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Reaction to FDA's proposed Nutrition Facts updates

AHPA to FDA: Clarify protein labeling

By Maggie Hennessy , 21-Aug-2014
Last updated on 29-Aug-2014 at 22:03 GMT2014-08-29T22:03:02Z

FDA's current and proposed Nutrition Facts updates, protein content, declared protein, folate, folic acid, added sugar
FDA's current and proposed Nutrition Facts updates, protein content, declared protein, folate, folic acid, added sugar

Although it generally supports the Food and Drug Administration’s (FDA) proposed Nutrition and Supplement Facts label changes, the American Herbal Products Association (AHPA) urged the agency to adopt the Digestible Indispensable Amino Acid Score (DIAAS) method for evaluating protein content on product labels.

All told, the trade group submitted 40 pages of comments   to the FDA on Aug. 1, in which it urged the agency to reconsider the folate vs. folic acid divide in conventional food and supplements and make adjustments to the "added sugar" proposal; but it also welcomed such proposed changes as continued use of Recommended Daily Allowances (RDAs) for Daily Values (DVs) as well as recordkeeping. 

AHPA urged the FDA to clarify current and proposed provisions for determining and labeling protein content on Nutrition/Supplements Facts panels by adopting DIAAS, a “more accurate” measure of protein quality, instead of continuing to use Protein Digestibility-Corrected Amino Acid Score (PDCAAS), which has come under fire by the scientific community for such shortfalls as its use of fecal rather than ileal digestibility and its invalid scoring pattern (which doesn’t account for conditionally indispensable amino acids, for example).

Insisting that consumers need a consistent basis on which to compare products, AHPA referred to the guidelines for declared protein it issued earlier this year (along with the Council for Responsible Nutrition ), which define protein as a “chain of amino acids connected by peptide bonds”, and asserts that declared content in grams thus can’t include non-protein nitrogen sources.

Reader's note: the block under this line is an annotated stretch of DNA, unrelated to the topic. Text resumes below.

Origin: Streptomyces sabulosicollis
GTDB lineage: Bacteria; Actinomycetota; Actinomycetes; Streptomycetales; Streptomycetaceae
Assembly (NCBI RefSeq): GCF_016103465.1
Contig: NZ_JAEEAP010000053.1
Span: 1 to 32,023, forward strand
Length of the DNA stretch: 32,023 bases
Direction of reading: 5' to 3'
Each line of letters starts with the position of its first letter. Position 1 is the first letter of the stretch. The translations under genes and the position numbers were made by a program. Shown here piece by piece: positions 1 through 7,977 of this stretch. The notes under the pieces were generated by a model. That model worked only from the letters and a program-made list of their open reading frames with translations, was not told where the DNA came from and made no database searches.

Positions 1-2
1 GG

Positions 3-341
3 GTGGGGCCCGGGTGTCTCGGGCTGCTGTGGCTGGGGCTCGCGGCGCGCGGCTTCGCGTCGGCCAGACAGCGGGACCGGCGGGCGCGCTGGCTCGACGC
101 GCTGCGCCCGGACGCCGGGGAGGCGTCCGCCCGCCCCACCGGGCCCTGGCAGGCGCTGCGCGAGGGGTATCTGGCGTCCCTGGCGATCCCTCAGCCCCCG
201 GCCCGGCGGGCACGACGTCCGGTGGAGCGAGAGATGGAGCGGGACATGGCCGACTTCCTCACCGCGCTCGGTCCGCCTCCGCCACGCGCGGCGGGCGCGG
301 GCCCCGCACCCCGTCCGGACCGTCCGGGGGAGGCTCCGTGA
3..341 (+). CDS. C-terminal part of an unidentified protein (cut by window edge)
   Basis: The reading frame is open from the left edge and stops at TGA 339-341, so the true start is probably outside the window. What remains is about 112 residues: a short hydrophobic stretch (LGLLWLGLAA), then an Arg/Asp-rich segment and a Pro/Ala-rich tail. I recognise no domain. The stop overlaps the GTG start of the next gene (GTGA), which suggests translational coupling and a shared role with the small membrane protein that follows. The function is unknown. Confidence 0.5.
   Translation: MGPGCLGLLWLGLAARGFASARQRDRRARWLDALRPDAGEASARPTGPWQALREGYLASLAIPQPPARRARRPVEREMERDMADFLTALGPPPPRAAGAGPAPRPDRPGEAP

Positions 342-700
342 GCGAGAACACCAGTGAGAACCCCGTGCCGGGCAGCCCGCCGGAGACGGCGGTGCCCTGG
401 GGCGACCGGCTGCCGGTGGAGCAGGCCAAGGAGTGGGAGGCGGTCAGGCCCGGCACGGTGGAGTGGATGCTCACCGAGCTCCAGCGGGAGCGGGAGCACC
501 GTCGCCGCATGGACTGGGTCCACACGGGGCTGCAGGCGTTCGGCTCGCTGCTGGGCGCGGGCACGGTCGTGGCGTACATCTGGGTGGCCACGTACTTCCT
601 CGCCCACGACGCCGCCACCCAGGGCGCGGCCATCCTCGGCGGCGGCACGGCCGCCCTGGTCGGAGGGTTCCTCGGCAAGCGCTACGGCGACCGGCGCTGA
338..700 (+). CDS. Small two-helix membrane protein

Under this scenario, there are two means by which the appropriate label declaration for protein may be determined: (a) by subtracting the quantity of non-protein nitrogen sources from the total ‘protein’ calculated based on the nitrogen content; (b) by measuring the total amino acids in the food and subtracting the free amino acids present,” AHPA wrote.

Folate vs. folic acid; the nuances of added sugar

AHPA also called out the potential confusion of the FDA’s proposed rule that use of the term "folate" should be reserved for conventional food labeling and that "folic acid" in dietary supplements, noting that a “significant number” of so-called whole food supplements contain naturally-occurring folate, while folic acid is often added to conventional foods.

While it generally supported the proposal to require disclosure of "added sugar" in foods, AHPA recommended numerous adjustments, including not counting moisture or other constituents of certain sweetening ingredients when calculating added sugar to avoid overstating the amounts of added sugars; accounting for sugars added after fermentation commences (not just added sugar content prior to fermentation); and clarification of how to determine the declared quantity of added sugar in products where it may vary. 

AHPA also urged the FDA to update the language to reference the most current edition of AHPA's Herbs of Commerce in its rule on botanical ingredients in dietary supplements, which now includes nearly 1,500 more herbs. (The current rule references the 1992 edition.)

Among the provisions AHPA supported include the proposal to require manufacturers to make and keep written records (such as analyses of databases, formulations or batch records) to verify nutrient content in finished foods for which analytical testing isn’t practical, as well as the proposed increase in prominence of "calories" and "serving size", and positioning the %DV column to the left of the nutrient name. 

It also agreed with the proposal to retain the RDA approach to setting DVs for nutrients to ensure corresponding DVs meet the needs of the “vast majority” of the population. (Estimated Average Requirements, on the other hand, would result in inefficient DVs for nearly half the population.)

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